Calling Back the Souls
The Lao believe that each person inherits 32 souls (Khouans) which act as guardians over various parts of the body.  Occasionally these souls wander away or get lost and must be called back and charmed to stay and provide protection.  The animist rite to call back the souls, known in Lao as Sou Khouan, is generally performed at significant events such as the birth of a child, illness or death, and departures.  Officiated by a knowledgeable and respected elder known as a Maw Khouan (soul doctor), the rite commences with communal chanting around a sacred silver receptacle (Pa Khouan) adorned with folded banana leaves and fragrant white flowers.  A length of white cotton thread originating at the Pa Khouan encircles the participants.  Candles are lit and participants touch the silver receptacle while the protective souls are summoned and charmed to stay with sweet words and offerings of sticky rice, boiled eggs, chicken, sweets, and alcohol.  The propitious white cotton thread is then cut into short lengths and tied around the recipient's wrists, a gesture that symbolically connects the souls.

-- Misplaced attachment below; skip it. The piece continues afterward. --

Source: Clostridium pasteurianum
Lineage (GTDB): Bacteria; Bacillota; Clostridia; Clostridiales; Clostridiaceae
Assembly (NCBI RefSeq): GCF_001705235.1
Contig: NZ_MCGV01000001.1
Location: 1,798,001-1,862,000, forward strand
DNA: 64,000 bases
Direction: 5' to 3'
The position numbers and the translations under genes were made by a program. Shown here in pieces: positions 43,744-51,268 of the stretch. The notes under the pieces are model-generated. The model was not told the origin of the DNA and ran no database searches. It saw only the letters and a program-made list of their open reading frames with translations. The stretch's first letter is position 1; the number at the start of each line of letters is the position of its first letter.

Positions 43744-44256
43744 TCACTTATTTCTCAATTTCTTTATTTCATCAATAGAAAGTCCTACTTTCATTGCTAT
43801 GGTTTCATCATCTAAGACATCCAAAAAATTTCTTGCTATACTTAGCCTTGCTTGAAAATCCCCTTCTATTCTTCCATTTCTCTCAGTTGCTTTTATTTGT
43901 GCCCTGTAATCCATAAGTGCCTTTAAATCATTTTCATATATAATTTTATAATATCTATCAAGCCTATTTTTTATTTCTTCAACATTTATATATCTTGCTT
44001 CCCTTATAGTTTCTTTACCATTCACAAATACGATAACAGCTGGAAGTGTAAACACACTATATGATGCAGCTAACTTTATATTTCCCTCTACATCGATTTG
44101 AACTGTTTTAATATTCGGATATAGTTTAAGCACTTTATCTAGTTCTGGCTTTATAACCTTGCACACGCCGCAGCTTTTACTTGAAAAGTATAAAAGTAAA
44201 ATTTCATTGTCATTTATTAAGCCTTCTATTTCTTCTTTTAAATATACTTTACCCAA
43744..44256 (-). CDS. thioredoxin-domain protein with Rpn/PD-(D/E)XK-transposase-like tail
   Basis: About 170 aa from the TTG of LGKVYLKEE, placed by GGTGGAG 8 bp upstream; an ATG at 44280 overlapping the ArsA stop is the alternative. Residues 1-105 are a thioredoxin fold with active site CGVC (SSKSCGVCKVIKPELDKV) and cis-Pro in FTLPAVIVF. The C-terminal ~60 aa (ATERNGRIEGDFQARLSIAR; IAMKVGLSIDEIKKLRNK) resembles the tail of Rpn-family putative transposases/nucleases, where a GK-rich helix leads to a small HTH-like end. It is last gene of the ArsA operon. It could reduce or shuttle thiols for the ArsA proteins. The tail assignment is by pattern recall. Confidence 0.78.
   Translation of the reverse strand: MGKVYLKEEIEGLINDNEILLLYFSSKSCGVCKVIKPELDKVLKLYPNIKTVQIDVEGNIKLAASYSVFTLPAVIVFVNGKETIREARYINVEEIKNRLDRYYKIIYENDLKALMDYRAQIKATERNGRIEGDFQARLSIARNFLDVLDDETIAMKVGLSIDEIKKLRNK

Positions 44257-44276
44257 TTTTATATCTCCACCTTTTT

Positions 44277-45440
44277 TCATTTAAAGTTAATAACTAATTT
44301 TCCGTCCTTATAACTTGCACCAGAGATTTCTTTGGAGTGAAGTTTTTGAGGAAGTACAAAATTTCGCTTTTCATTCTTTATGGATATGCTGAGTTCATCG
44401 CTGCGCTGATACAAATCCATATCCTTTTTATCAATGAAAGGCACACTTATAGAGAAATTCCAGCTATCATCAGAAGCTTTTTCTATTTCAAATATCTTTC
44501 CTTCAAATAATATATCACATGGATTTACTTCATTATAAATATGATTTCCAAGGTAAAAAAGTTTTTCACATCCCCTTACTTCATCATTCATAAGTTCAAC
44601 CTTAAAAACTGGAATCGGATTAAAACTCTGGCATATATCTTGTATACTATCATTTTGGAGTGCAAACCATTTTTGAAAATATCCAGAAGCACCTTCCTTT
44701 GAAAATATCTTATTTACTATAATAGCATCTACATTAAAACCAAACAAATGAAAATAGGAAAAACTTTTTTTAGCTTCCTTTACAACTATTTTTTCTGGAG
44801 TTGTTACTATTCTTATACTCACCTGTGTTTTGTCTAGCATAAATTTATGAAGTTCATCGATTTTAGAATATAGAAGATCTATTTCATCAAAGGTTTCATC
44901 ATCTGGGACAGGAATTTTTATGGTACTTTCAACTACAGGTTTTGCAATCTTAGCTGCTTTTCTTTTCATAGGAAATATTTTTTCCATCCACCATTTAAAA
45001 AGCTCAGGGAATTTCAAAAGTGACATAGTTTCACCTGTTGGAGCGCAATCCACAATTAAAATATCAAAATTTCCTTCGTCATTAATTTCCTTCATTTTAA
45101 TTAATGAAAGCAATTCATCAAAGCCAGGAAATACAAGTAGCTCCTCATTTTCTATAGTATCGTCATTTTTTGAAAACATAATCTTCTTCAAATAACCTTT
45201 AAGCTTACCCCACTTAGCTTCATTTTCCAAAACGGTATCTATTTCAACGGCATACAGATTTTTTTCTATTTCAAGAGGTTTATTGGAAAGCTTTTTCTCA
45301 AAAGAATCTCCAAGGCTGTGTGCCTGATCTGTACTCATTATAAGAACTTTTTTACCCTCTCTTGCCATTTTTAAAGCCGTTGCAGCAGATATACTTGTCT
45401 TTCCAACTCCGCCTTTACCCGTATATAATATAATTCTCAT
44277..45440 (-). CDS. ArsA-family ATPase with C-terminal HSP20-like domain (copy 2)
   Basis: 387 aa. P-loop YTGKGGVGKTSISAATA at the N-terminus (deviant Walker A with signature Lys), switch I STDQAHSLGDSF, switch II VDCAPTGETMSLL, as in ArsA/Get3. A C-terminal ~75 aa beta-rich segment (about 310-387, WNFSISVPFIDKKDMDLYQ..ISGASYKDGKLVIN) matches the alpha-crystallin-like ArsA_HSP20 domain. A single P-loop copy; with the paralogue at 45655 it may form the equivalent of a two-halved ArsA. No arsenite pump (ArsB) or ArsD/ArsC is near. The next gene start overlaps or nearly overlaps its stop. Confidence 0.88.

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2002 SEAsite Laos.  Calling Back the Souls